The new section 145(9) of the Labour Relations Act – unique, but welcome

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An application for the review of an arbitration award under sections 145(1) and/or 158(1)(g) of the Labour Relations Act (LRA hereafter) is intrinsically an urgent application. Unfortunately some parties, mainly employers, utilise various tactics to frustrate the other party and to extinguish any further legal action. In layman's terms one could say that employers bleed employees dry. In many cases workers cannot afford extended legal costs. This dilemma of employee creditors is the motivation for this article. A key question to be examined is what relief, if any, the amendments to section 145 provide to the employee seeking to enforce an arbitration award.

The Labour Relations Amendment Act 6 of 2014 contains a number of important changes and additions which may curb this problem, for example the addition of subsection 9 to section 145:

(9) An application to set aside an arbitration award in terms of this section interrupts the running of prescription in terms of the Prescription Act, 1969 (Act 68 of 1969), in respect of that award.

Subsection 10 makes it clear that the interruption indicated under subsection (9) applies only to an arbitration award delivered after the commencement date of the act (i.e. 1 January 2015). Alternative terms for interrupt would be suspend or pause, but in this contribution interrupt is preferred.

A similar provision could not be found in international labour law. In South Africa it is indeed welcome, because it is common practice for employers to make applications for review to stretch out the legal battle. Such an application frustrates the legitimate remedies of employees which were granted in their favour by the Commission for Conciliation, Mediation and Arbitration (CCMA) or a bargaining council. Employers hold out long enough to extend the review process so that the claim can prescribe after three years. Most employees are not even aware of the Prescription Act.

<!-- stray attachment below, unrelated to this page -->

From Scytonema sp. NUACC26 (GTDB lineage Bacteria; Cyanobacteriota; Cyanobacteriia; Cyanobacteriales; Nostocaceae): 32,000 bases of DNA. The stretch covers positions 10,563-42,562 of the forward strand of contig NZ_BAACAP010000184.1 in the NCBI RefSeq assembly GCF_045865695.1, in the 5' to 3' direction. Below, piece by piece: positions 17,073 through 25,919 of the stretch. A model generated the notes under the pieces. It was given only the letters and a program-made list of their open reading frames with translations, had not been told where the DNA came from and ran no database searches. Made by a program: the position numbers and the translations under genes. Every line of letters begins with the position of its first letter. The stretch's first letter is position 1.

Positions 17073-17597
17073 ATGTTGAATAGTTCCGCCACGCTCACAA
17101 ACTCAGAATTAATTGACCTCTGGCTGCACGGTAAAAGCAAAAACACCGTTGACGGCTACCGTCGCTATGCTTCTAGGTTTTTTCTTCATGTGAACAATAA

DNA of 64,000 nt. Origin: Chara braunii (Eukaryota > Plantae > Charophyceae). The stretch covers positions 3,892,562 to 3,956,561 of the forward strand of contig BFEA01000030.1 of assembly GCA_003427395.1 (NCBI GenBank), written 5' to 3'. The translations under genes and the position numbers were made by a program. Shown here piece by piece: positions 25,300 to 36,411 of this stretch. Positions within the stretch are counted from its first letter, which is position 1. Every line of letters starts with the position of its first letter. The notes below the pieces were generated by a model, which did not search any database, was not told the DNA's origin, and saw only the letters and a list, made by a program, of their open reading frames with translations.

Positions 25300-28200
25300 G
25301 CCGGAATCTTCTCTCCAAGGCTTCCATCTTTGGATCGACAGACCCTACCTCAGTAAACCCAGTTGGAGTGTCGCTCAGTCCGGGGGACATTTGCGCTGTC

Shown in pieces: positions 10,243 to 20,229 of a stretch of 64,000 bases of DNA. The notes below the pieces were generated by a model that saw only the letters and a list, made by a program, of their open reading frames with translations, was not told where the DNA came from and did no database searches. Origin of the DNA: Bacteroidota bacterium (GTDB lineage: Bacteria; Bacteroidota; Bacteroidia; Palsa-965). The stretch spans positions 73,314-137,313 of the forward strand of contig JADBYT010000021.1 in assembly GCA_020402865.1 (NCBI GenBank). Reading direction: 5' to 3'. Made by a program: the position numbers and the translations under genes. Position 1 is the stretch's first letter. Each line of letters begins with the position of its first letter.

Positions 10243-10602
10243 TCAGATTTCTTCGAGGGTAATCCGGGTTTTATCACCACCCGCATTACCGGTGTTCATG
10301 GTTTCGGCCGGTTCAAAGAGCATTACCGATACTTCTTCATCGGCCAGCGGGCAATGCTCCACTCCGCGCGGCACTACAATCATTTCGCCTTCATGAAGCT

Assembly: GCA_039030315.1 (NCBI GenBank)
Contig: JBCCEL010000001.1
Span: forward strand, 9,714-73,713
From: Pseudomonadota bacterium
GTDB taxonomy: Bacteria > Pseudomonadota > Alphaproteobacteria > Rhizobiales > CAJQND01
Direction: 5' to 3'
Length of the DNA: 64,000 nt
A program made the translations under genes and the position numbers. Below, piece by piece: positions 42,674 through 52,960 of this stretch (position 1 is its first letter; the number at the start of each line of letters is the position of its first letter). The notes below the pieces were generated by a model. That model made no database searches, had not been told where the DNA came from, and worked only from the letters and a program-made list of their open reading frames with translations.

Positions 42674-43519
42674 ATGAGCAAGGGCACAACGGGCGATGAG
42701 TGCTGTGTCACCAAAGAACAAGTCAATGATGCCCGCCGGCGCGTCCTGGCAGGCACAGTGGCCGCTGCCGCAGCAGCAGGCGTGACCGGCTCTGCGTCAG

Sources on this subject are scarce. In his comprehensive article "Judicial review of arbitration awards under the new South Africa Labour Relations Act of 1995" Sharpe does not even refer to the prescription of arbitration awards. No relevant journal articles could be traced. Therefore court cases and legislation are almost exclusively the sources for study of this subject.

First, the history of law regarding the prescription of labour claims is outlined. In CEPPWAWU v Rotolabel Van Niekerk J remarked that judges of the labour court do not agree on how the Prescription Act 68 of 1969 impacts on the LRA, if at all. The difference in opinion relates to the following question: Does the Prescription Act apply to all arbitrated claims in terms of the LRA, or only to some, or to none? The decided cases can be divided into four approaches: (i) those which submit that prescription applies to all arbitration awards; (ii) those that hold that prescription applies to all arbitration awards, but the filing of an application to review interrupts the running of prescription; (iii) those that say that prescription can be applied to compensation awards only and not to reinstatement awards; (iv) and those that hold that the Prescription Act cannot be reconciled with the LRA and an arbitration award does not prescribe.